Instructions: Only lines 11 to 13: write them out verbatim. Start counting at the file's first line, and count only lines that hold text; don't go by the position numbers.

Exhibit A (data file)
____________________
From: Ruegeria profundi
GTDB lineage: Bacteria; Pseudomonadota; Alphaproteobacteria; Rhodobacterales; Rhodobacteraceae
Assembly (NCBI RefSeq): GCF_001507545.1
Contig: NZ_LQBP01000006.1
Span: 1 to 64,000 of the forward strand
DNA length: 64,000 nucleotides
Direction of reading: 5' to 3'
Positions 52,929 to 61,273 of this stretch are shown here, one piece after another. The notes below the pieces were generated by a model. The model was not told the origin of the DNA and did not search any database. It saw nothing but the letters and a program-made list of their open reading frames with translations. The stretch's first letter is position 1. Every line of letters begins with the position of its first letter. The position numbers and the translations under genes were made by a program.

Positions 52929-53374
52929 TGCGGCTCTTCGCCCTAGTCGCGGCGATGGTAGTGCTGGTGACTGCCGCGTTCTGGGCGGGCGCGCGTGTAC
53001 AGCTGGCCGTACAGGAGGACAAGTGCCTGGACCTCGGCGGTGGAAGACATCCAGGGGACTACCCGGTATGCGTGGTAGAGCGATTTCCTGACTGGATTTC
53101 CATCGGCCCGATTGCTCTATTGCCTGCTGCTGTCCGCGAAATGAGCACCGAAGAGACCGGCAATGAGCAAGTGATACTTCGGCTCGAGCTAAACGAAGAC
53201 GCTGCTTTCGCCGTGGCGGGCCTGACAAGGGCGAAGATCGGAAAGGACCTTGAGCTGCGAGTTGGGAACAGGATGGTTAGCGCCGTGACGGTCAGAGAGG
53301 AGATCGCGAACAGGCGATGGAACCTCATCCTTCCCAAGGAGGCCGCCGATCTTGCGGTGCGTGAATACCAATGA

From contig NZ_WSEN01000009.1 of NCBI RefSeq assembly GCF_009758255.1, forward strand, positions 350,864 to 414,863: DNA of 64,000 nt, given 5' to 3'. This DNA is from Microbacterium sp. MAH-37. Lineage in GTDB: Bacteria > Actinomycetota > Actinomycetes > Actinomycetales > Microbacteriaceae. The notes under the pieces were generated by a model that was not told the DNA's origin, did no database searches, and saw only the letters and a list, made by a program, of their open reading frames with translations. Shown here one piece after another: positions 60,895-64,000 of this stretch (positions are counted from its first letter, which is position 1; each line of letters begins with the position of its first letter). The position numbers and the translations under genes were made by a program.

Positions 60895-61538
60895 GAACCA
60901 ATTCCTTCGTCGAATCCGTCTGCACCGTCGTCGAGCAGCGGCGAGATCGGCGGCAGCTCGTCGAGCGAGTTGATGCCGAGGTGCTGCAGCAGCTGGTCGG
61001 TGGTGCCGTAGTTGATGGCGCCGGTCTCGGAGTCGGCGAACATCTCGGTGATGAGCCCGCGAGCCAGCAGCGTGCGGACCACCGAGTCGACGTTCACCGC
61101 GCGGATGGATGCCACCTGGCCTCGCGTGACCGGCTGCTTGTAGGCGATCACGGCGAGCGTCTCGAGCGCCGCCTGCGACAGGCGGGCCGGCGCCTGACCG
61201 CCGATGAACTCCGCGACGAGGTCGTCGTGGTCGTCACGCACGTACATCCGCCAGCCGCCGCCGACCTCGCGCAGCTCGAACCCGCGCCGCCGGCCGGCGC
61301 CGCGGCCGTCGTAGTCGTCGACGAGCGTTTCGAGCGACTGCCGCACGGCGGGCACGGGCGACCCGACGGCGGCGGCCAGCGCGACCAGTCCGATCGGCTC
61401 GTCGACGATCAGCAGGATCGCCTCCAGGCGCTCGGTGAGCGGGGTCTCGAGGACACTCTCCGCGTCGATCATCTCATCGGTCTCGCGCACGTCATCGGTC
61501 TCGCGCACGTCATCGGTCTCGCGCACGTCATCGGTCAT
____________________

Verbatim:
53001 AGCTGGCCGTACAGGAGGACAAGTGCCTGGACCTCGGCGGTGGAAGACATCCAGGGGACTACCCGGTATGCGTGGTAGAGCGATTTCCTGACTGGATTTC
53101 CATCGGCCCGATTGCTCTATTGCCTGCTGCTGTCCGCGAAATGAGCACCGAAGAGACCGGCAATGAGCAAGTGATACTTCGGCTCGAGCTAAACGAAGAC
53201 GCTGCTTTCGCCGTGGCGGGCCTGACAAGGGCGAAGATCGGAAAGGACCTTGAGCTGCGAGTTGGGAACAGGATGGTTAGCGCCGTGACGGTCAGAGAGG